Brain News: New study found that our brain can update or ‘edit’ poorly formed memories with the wrong information. The incorrect memory updating process could be caused by reconsolidation.
Memories should accurately reflect what actually happened during an event and for that they must be well-formed in our brain. Researchers from the University of Technology Sydney investigated the memories that are not well-formed in our brain and how our brain deals with them. The team used novel behavioural, molecular and computational techniques.
According to the senior author Professor Bryce Vissel, many memories are likely to be inaccurate — especially when your experience in an event was brief, sudden or highly emotional, as can often occur during trauma. Inaccurate memories can also occur because of disease like Alzheimer’s or memory is poorly encoded, potentially as a result of subtle differences in how each person processes memory.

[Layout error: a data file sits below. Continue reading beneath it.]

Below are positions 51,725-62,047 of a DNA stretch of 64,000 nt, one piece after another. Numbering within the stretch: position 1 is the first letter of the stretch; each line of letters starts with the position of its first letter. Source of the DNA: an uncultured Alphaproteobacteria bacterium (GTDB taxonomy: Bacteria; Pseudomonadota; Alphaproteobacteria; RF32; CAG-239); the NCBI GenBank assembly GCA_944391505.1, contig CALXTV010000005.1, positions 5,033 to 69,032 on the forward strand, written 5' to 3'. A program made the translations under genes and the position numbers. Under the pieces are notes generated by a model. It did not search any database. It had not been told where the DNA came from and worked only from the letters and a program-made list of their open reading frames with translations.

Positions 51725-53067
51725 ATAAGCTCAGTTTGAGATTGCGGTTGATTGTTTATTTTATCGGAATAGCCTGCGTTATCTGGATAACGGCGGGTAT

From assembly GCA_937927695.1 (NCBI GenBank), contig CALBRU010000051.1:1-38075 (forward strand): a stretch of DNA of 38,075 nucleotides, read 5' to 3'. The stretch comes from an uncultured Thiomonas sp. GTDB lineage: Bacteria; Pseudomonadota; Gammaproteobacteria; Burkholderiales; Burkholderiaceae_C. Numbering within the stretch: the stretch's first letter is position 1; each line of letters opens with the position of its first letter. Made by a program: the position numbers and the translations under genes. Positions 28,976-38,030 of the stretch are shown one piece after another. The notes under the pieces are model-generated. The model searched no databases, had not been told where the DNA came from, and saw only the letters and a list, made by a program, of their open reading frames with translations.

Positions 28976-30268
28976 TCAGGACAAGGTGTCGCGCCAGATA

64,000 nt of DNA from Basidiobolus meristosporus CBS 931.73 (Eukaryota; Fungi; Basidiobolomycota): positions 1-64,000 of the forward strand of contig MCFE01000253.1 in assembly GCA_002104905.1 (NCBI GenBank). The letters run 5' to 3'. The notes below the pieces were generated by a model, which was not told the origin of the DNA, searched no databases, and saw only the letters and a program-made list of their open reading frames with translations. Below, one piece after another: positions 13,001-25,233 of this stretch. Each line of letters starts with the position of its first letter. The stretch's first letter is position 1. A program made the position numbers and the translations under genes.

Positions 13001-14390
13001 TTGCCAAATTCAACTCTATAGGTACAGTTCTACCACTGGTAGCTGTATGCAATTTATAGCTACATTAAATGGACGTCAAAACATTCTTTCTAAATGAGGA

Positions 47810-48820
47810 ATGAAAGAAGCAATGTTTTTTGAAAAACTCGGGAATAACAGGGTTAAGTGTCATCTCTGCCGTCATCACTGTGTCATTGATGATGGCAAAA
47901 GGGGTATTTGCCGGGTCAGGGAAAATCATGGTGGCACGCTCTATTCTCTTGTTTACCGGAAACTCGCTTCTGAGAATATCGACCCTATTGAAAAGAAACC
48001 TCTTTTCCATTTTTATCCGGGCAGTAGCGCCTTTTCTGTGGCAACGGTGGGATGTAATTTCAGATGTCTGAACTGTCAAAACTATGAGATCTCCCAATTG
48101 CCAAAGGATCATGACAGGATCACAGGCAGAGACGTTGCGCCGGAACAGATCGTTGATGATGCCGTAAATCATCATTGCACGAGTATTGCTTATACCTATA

The study findings reveal that when a person forms a poor memory, the brain reactivates the memory in similar situations and then updates it. Wrong reactivation of poorly formed memories in a similar but irrelevant situation causes the brain to update the memory from that irrelevant situation. Hence, the memory becomes incorrect instead of formation of new and entirely different memory of the new situation.
“This suggests we might be able to target such updating mechanisms therapeutically to treat memory and anxiety disorders where memory formation is poor,” said lead author Dr Raphael Zinn.
To Know More You May Refer To
Zinn, R., Leake, J., Krasne, F. B., Corbit, L. H., Fanselow, M. S., & Vissel, B. (2020). Maladaptive properties of context-impoverished memories. Current Biology, 30(12), 2300-2311.e6. https://doi.org/10.1016/j.cub.2020.04.040